I cried so much writing this, that it hurts. This is a true event that happened just a few hours ago.


Hot tears streamed down my face as I carressed her soft and sore neck. Why now? Why her? Callie had foundered. She looked up to me for a minute, just looking straight into my eyes. If horses could speak English, she'd be saying: What's happening to me? She was on drugs right now. Only a few hours were left and the tears became sobs and struggled breaths. I knew from the moment Mom took me out of school on Thursday, that this would be the end.

The hour it took to drive all the way up to the University of Georgia was the longest car ride I had ever been in. Mom, Kelly, and I sobbed for half of it, then laughed about how funny it was that all of our expectations wouldn't happen.

We always knew right when we gained custody of her, something were to go wrong. Her name was Stephanie, after the trainer. She came to us skinny and with barely even a tail. After an accident in a trail ride, medicine deteriorated her personality and she was quite shy. My sister, Kelly, and I took her out to graze and immediately she looked at us as if to say: Thank you SO much! She began scarfing down like she hadn't eaten in days and she kept going at it. A few days later, we rode her and everyone fell in love. My mother, my father, Kelly, and the instructor knew she was the one. Miracle was the name we gave her after Mom paid the check. Callie for short.

We were so happy. After my previous horse, Peregrine, went into retirement I needed someone to love and ride. When jumping her, it felt like flying. I loved her to death and I always will. Today, March 23, 2006, was her date of death. We never thought anything would be wrong with her until the time when all the horses got strangles. That was the start of problems.

Callie got strangles. After a while of treating that, Purpura Hemorrhagica showed up in her legs. The swelled was tremendous and we thought she would die from the blood.

Still, days passed and she got better. I asked my mom, "Is it fatal anymore?" She shook her head, 'no.'

After a long laugh on the phone with a friend, the house phone rang and I set down my cell. The first thing that I heard my mother say was that: "Callie foundered." It was funny how quickly everything came and went. I started crying asI went back talking on my cell phone. We talked for 30 more minutes until my Mom came home and drove me out to the barn.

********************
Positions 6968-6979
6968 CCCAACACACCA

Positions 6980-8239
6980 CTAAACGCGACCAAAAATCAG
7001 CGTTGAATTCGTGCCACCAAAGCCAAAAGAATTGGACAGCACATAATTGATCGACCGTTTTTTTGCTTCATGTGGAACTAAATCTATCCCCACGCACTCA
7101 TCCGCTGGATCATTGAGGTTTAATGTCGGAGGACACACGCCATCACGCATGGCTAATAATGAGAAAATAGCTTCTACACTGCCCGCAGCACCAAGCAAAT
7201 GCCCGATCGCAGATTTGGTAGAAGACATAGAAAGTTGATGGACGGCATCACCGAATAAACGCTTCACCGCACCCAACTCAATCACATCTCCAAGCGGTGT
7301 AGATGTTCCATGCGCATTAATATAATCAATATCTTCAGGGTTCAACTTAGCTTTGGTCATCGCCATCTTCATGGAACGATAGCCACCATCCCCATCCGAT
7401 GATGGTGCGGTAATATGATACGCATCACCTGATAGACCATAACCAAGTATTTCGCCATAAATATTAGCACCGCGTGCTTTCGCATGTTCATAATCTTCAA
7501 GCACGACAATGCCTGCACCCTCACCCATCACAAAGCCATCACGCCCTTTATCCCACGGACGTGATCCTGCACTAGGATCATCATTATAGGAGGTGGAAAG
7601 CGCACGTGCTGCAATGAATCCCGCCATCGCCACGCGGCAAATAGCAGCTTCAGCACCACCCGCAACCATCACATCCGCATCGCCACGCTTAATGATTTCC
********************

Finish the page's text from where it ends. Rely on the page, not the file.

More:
Truthfully, I was thinking. God, please let her not be able to be ridden for a few months. Just, for a few months. I didn't want her to die. Nobody did. I just thought Callie was scary now that she bolted out of jumps and couldn't be stopped. When we got to the barn, I saw Nicole, Kelly, and Dr. Thompson standing there. An IV was in her neck andthings just ran through my head. They kept talking about her bone "rotating." I was confused.

Nicole and my sister went out of town and two doctors occasionally came out to check on her.

Sunday, I was brought the best news in a long time. Ramone, the barn manager, left Callie's stall guard open to go get her feed. When he came back, she wasn't there anymore, but 1/2 way down the driveway. It seemed things were perfectly better.

Oh, no.

The foundering gotworse. Her bone was pressing up against the hoofwall. When Nicole came back, her and Ramone took Callie up to UGA to get looked at.

Days passed and nothing seemed to get better. It all came down to March 23.

So here I was now, grazing my horse, and remembering all the good times we had together. My mom took pictures of her and me together, but half of the time I wasn't looking or tears were seen. I wasn't ready to say goodbye. I was only 15. I placed dandelions in her mane and halter, as my sister braided her tail. We groomed her till she was spotless. "Callie..." I said, catching a bit of her attention. "Remember Pillsbury? You two were stall mates. You're going to visit him soon, okay?" I played with her black mane.